# How do you map indices to twiddle factors in FFT

I am kinda lost on how to map my indices for each stage to my look up array of precomputed twiddle factors.

For an $$N=8$$ point FFT i have $$N/2$$ twiddle factors in total:

$${ [0] = W_8^0, [1] = W_8^1, [2] = W_8^2, [3] = W_8^3 }$$

With this look up table available how do you calculate, which index matches with each other and which twiddle factor index in the array is needed and whether its negative or positive.

I want to be able to recalculate all of this.

For example:

Lets say as a random choice, I'm on the second stage and on index 3. From this map it shows that:

Stage 2 :: Index 3:: $$[1] - W_8^2 * [3]$$

So i need to know that I pair with index 1, the twiddle array index is [2] and that the sign for it is negative since i am on the bottom half of the wing.

The butterfly images that every website shows - seems to gloss right over how you actually calculate the mapping of it all.

Does any one know the math that links it up as you iterate the indices for each stage?

• Perhaps the information at the following web page would be of some interest to you: dsprelated.com/showarticle/107.php – Richard Lyons Feb 23 at 8:30
• I made a comment on the article without realising you wrote the article lol but yeah that article is helpful but not quite what I was asking for 😊 – WDUK Feb 23 at 12:02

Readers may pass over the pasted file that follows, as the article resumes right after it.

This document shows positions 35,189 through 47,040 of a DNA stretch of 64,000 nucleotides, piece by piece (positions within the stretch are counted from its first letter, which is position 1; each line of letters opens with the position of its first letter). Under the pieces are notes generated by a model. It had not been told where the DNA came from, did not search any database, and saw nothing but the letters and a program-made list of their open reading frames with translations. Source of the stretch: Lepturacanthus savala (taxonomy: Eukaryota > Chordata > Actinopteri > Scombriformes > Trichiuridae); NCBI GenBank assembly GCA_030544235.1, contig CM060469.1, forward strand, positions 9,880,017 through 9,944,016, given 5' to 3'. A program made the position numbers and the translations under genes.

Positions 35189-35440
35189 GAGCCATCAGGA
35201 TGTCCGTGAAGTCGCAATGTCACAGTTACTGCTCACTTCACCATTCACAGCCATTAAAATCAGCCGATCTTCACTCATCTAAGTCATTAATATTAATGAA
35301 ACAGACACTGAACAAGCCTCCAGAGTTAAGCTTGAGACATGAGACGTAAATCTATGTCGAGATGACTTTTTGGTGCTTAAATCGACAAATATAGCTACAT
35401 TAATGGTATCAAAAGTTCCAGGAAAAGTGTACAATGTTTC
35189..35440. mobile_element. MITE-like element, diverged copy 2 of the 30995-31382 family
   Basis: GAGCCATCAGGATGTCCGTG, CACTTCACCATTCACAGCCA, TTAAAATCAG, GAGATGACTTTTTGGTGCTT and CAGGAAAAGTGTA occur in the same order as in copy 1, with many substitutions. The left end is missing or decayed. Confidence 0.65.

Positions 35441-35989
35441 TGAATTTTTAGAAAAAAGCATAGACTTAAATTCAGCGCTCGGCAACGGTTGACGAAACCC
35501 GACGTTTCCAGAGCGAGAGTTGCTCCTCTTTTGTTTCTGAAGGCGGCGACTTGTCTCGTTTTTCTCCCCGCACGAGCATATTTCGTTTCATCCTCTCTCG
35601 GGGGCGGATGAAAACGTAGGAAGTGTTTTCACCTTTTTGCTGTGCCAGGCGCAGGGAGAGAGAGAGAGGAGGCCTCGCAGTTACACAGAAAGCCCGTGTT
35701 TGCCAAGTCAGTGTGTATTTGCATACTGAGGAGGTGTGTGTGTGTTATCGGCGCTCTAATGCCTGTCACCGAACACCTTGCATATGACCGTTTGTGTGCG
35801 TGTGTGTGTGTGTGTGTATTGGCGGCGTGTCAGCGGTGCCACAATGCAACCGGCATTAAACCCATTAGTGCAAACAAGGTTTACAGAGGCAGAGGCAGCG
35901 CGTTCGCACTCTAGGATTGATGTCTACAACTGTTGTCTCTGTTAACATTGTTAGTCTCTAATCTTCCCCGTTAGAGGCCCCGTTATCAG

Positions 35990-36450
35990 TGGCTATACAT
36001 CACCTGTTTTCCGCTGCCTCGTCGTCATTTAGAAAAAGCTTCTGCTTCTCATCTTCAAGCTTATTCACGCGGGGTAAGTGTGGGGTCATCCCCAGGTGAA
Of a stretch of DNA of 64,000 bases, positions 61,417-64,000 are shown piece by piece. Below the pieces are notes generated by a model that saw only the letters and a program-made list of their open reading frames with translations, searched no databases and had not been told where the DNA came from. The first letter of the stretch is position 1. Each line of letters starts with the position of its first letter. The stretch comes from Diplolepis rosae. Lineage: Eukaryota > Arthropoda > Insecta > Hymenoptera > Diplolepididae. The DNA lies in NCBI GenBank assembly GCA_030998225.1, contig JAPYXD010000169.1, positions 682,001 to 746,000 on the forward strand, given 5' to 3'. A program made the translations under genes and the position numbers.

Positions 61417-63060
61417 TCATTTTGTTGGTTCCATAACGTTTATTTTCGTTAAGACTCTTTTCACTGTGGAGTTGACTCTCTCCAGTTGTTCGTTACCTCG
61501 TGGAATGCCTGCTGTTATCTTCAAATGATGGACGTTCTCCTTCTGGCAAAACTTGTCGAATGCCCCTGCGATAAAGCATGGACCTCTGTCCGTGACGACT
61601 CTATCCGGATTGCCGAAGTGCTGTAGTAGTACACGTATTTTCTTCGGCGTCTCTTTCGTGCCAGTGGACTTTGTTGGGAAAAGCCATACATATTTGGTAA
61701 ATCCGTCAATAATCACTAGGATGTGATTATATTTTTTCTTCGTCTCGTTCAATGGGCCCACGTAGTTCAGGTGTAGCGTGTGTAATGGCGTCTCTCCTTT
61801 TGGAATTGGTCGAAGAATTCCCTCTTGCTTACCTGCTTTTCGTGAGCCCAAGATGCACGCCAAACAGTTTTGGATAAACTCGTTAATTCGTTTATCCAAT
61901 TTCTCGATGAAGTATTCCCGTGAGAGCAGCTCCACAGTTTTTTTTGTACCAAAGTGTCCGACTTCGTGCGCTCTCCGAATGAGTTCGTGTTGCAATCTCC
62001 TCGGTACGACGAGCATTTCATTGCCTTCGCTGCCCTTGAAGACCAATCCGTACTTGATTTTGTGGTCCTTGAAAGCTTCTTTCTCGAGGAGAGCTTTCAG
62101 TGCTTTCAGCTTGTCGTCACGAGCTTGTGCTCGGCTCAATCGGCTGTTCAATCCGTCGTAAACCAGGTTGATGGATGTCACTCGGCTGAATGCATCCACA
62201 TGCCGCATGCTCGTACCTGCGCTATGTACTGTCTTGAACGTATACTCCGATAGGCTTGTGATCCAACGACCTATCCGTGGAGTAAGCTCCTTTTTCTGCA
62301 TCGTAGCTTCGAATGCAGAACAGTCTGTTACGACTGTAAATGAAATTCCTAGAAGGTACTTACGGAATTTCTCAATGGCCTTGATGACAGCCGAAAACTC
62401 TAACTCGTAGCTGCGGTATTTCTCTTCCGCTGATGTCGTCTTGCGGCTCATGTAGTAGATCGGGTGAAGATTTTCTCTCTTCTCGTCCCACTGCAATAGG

Here is C++ code snippet that shows a relatively efficient way of doing it. The idea here is that the step size is always half the previous step and that the index wraps around if it exceeds N/2 which we can implement very efficiently with a bit masking operation (if it's a power of two).

constant int N = 8; // FFT size

// loop over all stages
int stepSize = N;  // initial step size if FFT length
for (int i = 0; i < numStages; i++)
{
int twiddleIndex = 0;
stepSize >>= 1;   // divide by two, it's half of the previous stage
for (int b = 0; b < numButterflies)
{
currentTwiddle = W[twiddleIndex];  // current twiddle factor from table
// update the index: add step size and warp it around if it exceeds N/2
twiddleIndex= (twiddleIndex+ stepSize) & moduloMask ;
}
}

• Although this still does not map each index to a particular twiddle or finds the corresponding index that you sum with so this isn't quite what i need either now that i've tried the code. Say i'm at X(3) stage 2 in the image i posted, i need to calculate from that, the other index i need, the twiddle factor and the sign i need but only from knowing the index X(3) and the stage i'm in. Doesn't seem any one does it this though. – WDUK Feb 23 at 21:03